Parachute Assault 09(soviet scouts scan the horizon for signs that the airfield is safe)

But actually, out of sight, the attack has been suppressed, and a motorised platoon has arrived to secure the perimeter.   The Germans are sufficiently confident they don’t even bother to spread out …

Parachute Assault 11

There are some isolated remnants of the parachute platoon scattered around the objective, but they have morale tests to come, a new leader, and are bogged down fending off the counter-attack (if they don’t just disperse) …

They have done a lot of damage, but the support column will have to take the airfield themselves …

A whole new action is about to begin …

Parachute Assault 12

*the glider method was not followed up after a trial programme that did include a successful mission … aerodynamic problems and a shortage of suitably powerful tows meant wartime practice was to drop them from very low altitude or fly them in strapped to the underside of their transports.

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A Laager of admin and HQ stands belonging to Von Kleist’s First Panzer Army …

I completed the BMW motorcycle combo that has been on my table for weeks, and made a Staff car out of a Field Car I picked up from Skytrex at Salute.

These are mainly for games at Operational level, adding a Kradschutzen stand, and some transport for the higher command.

Kfz 21 Staff Car

The KFZ 21 is converted from Skytrex’s KFZ 16 model.  There are more details on the modelling page, but note the ‘real’ windscreen.

The BMW is PP‘s recently remodelled German Motorcycle combination.  I have done it straight from the pack (pretty much), and in a radically modified ‘parked’ version.  This is partly for ‘mounted/dismounted‘ use at the more detailed level of PBI, but mostly because I wanted to have a crack at the extreme conversion challenge of stripping the model down to basics.

BMW combination – crewed and uncrewed …

All I need now is to complete 1 GBJ Div. which is short of a motorised anti-tank abteilung – a towed 50mm (although for the Operational game, the precise size of the tubes isn’t that significant, of course).

I think the bikes came out very nicely – there are a few more comments on the reviews page

Things are coming together for a more detailed approach to the Battle for Rostov scenario, maybe in the summer.

(Peter Pig and Skytrex vehicles, Peter Pig figures and a ‘shrunk’ minitanks AA gun dismounted from its PP truck)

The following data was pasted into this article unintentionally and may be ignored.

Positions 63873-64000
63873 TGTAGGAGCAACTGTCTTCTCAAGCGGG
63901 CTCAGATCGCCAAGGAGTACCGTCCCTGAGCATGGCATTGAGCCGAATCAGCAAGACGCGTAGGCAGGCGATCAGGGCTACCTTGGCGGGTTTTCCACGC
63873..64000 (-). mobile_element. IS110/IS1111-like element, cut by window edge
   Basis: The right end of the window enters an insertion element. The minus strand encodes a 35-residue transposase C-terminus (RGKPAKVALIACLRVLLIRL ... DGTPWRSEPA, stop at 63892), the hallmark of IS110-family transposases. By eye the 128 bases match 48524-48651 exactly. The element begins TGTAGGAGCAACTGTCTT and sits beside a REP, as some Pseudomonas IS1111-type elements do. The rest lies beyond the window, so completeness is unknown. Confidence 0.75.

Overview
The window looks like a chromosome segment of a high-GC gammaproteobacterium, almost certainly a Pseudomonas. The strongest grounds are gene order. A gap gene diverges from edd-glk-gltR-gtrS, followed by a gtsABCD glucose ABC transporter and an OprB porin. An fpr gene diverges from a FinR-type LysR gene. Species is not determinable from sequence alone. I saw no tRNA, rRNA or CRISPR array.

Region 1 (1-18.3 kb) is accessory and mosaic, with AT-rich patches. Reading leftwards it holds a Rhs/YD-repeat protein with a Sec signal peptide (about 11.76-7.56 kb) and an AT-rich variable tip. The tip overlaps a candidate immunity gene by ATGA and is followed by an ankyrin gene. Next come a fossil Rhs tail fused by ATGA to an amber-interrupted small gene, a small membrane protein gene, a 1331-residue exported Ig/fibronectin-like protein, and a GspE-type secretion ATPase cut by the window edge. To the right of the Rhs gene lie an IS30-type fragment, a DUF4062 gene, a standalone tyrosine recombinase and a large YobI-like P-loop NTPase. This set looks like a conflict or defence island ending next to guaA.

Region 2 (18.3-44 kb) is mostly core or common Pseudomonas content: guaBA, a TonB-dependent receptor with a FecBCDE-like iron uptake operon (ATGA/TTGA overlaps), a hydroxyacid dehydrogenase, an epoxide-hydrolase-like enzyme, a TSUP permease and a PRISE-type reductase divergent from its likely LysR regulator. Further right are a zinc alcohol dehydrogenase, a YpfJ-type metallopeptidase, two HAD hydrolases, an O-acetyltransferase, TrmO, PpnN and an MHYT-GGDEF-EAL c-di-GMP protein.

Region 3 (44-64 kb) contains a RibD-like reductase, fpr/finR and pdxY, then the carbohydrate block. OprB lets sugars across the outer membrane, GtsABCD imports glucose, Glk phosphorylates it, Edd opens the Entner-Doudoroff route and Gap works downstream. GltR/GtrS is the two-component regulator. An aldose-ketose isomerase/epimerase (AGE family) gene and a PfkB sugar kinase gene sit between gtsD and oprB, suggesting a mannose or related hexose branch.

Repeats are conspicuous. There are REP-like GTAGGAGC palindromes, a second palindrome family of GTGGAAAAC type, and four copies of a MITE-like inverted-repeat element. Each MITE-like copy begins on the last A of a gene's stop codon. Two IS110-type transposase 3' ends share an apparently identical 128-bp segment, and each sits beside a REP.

Somewhere in the Ukraine, Summer 1942 …

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In amongst all the other stuff, we managed to get a game of PBI in …

PBI: holding objectives

A Company Level unrecorded engagement in which a skeleton force of Gebirgsjaeger were tasked to hang on to some meaningless objectives long enough to be reinforced … in this case the eminently recoverable wreck of a Tiger I and a recce unit with Storch holed up in a nearby farmstead … (backstory on a postcard, please) …

It was a useful refresher for the players who built the game around the narrative meticulously enough for daylight to fail before the reinforcements arrived – with the Gebirgsjaeger all but wiped out, but the Red Army still short of the objectives.

seize the broken ground

(Gebirgsjaeger: adapted 15mm Peter Pig figures)

I also fiddled around with some toys …

New Peter Pig German Motorcycle Combo

Martin has remodelled the German motorcycles, so I got a pack and will post some nicely finished models shortly.  The big change is putting a proper (infantry style) base under the bike.  This is great – allowing it to free-stand easily and bumping it up visually to the same elevation as the similarly based foot figures.  If only all vehicles came with cast on bases under the wheels!

As a downside, the model still has the lump under the engine that was the only reason it stood up before.  Now, what does that lump do?  I have to hack it out and it is a bit awkward to get at.  And the space between the riders arms and fuel tank is filled in (as it always was) – again something that could have been improved in a rework, but remains challenging for the superdetailer instead :o) …

You have to like BMW combos, though.

Chris Kemp’s NQM

(a seemingly satisfied designer surveys his handiwork)

And we enjoyed a rare game of NQM.  Operational Games can be quite a challenge for a weekday evening as there is usually quite a lot of set up, rear echelon  kit  and player briefing to fit into an unforgiving window – so well done Chris for getting a good balance combining the big game flavour with enough action to make it feel like a worthwhile episode of the Eastern Front was played.

The Girovka pocket

(the front line is marked in red in this overview of the Southern end of February’s NQM Eastern front game)

Chris has blogged a lot more on this on his NQM blog ( Battle of the Girovka Bend ) … so I’ll just add a few pictures to give a flavour of the game.  NB yes – I have dropped in some rather synthetic blue to highlight the river …